Which Barcode Scanner is Right for Me?

You’ve decided you need to buy a barcode scanner, but what type of barcode scanner is best? Depending on the type of scanner, a scanner can cost less than a hundred dollars or can cost upwards of thousands of dollars. Much of this depends on what we intend to do with it. There are several types of barcode scanners, but the type we choose depends largely on the type of application we have for the scanner.

Imager Barcode Scanners
The first type to consider is the image-based barcode scanners, which includes the CCD or charge couple device scanners and wand barcode scanners. These scanners use digital camera technology where the scanner flashes light on the barcode and takes a picture of it. Because it uses imaging technology, it can read a barcode regardless of how it is oriented. After it captures the image in a digital format, it then sends the information to the computer which has software to interpret the scan. These imager barcode scanners have fewer parts but have a limited distance, usually less than three inches, where they can scan accurately. They are best for close scanning and places which need more rugged scanners, such as outdoors or in extreme environments.

Wand barcode scanners are types of imager barcode scanners but require that the wand be moved slowly over the barcode at a certain speed or is pressed against the barcode so that the wand can read it. In most cases they require to be in contact with the barcode. They can be ruggedized for less than optimal environments, but they usually require larger resolution codes. On the plus side, these scanners are the most affordable scanners. We should choose these if we have a low number of scans needed or if we’re using them in a dirty or rough environment.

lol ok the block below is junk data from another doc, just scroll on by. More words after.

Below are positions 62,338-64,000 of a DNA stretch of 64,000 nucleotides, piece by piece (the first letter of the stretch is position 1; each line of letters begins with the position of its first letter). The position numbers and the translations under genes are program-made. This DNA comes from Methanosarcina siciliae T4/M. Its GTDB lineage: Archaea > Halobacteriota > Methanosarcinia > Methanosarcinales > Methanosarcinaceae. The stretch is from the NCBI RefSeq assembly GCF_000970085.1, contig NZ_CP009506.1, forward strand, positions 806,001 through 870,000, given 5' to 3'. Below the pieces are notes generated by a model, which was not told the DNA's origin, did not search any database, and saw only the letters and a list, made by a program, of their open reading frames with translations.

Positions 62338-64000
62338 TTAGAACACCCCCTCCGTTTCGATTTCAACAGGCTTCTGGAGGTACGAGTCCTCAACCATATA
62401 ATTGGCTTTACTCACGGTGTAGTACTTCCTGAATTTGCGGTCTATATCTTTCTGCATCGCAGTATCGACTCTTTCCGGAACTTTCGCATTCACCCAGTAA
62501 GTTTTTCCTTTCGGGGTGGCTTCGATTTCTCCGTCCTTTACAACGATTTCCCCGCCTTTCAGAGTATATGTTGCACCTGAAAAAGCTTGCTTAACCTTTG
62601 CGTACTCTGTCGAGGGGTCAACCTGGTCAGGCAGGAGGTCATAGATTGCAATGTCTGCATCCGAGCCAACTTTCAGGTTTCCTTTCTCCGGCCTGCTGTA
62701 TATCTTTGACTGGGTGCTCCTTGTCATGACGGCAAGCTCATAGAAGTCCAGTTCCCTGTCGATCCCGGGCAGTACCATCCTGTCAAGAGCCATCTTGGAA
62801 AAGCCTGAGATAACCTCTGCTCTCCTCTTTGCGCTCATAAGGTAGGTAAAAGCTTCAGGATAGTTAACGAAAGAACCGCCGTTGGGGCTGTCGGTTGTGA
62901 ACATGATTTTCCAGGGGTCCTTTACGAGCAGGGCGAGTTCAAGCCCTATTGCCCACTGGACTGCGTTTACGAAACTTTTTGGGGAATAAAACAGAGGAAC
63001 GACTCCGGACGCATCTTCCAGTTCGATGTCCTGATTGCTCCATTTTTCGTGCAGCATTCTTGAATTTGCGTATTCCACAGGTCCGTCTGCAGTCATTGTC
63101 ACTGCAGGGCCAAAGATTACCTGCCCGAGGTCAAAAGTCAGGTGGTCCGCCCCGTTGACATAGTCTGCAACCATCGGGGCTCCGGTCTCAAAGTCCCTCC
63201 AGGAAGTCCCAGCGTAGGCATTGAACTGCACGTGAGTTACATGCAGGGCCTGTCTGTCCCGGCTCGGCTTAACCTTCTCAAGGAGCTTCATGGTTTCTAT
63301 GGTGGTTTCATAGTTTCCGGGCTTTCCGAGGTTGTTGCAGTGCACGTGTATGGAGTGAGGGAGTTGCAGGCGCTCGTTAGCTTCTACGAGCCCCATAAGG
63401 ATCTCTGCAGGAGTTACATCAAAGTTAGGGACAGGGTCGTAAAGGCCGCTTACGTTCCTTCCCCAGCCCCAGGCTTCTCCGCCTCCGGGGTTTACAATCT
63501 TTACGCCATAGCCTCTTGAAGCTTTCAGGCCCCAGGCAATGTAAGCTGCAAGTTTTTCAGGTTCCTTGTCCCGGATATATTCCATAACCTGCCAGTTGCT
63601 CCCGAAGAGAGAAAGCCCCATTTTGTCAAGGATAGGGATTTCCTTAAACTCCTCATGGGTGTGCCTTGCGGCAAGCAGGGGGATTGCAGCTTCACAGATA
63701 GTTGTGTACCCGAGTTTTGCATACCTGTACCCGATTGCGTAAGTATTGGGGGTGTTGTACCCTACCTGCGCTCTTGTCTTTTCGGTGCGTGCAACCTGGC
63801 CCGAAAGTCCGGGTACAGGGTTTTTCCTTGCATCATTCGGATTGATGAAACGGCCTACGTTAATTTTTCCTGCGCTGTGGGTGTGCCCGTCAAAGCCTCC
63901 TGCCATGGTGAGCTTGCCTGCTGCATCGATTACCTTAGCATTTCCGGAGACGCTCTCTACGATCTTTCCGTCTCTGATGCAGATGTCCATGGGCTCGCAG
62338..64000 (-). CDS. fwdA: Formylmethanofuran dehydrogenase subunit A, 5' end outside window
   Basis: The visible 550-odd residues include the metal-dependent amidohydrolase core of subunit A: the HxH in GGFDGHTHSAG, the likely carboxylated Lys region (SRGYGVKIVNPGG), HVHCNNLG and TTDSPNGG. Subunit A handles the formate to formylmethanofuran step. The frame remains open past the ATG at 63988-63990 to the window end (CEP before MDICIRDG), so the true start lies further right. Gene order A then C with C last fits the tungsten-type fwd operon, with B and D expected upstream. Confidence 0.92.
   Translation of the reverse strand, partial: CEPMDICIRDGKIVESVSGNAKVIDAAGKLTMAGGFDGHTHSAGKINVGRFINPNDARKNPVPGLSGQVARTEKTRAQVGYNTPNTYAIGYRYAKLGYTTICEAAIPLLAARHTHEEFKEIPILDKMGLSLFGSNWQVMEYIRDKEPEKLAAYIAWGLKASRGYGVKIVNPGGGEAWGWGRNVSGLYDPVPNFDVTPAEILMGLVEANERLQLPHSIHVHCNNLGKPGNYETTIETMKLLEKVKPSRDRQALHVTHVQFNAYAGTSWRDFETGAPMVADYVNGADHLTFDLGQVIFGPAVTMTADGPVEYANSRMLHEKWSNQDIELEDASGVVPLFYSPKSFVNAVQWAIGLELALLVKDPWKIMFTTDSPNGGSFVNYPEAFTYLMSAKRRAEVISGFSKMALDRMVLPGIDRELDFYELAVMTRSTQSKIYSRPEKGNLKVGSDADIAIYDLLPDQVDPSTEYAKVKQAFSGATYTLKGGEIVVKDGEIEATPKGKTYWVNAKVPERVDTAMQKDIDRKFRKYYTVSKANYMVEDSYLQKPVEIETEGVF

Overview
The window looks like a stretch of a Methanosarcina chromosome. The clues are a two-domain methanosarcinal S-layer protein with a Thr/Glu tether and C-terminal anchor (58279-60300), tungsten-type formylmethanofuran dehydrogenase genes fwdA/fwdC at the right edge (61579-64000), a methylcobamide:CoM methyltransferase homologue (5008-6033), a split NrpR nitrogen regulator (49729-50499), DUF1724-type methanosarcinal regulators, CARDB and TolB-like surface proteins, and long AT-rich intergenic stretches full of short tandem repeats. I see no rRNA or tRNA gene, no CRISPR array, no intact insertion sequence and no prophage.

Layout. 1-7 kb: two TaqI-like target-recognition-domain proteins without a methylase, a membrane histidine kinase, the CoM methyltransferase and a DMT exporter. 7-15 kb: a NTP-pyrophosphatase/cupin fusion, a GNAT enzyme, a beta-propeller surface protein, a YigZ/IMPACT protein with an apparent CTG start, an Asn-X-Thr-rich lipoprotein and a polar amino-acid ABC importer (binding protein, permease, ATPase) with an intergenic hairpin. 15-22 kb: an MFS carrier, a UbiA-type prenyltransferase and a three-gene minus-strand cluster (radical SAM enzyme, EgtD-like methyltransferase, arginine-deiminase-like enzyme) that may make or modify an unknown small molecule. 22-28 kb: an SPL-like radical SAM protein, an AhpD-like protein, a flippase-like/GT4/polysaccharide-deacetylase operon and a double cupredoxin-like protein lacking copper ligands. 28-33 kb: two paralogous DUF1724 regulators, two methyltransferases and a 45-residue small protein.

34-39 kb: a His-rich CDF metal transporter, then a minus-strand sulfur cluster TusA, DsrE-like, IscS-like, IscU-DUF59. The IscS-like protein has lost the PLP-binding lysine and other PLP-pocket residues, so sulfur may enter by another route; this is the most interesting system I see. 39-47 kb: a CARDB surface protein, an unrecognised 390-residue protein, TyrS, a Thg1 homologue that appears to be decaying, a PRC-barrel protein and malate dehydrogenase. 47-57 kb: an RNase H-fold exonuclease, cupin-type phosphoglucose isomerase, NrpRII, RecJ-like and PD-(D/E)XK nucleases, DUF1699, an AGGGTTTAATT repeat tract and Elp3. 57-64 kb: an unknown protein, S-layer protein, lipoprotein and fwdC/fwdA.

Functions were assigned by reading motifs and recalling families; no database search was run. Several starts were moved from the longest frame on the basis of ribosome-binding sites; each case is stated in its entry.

Laser Barcode Scanners
Laser barcode scanners are the most expensive, but are best in factory and assembly lines where accuracy and distance are imperative. They can scan at different angles and will scan immediately when the item is before it. They use lasers (hence the name), mirrors, and moving parts to scan, which makes them not portable. At the same time, many can pick up a barcode at the distance of two feet. They are delicate and do not fare well if dropped. These are best used in a high output factory or store environment which does not require the scanner to move.

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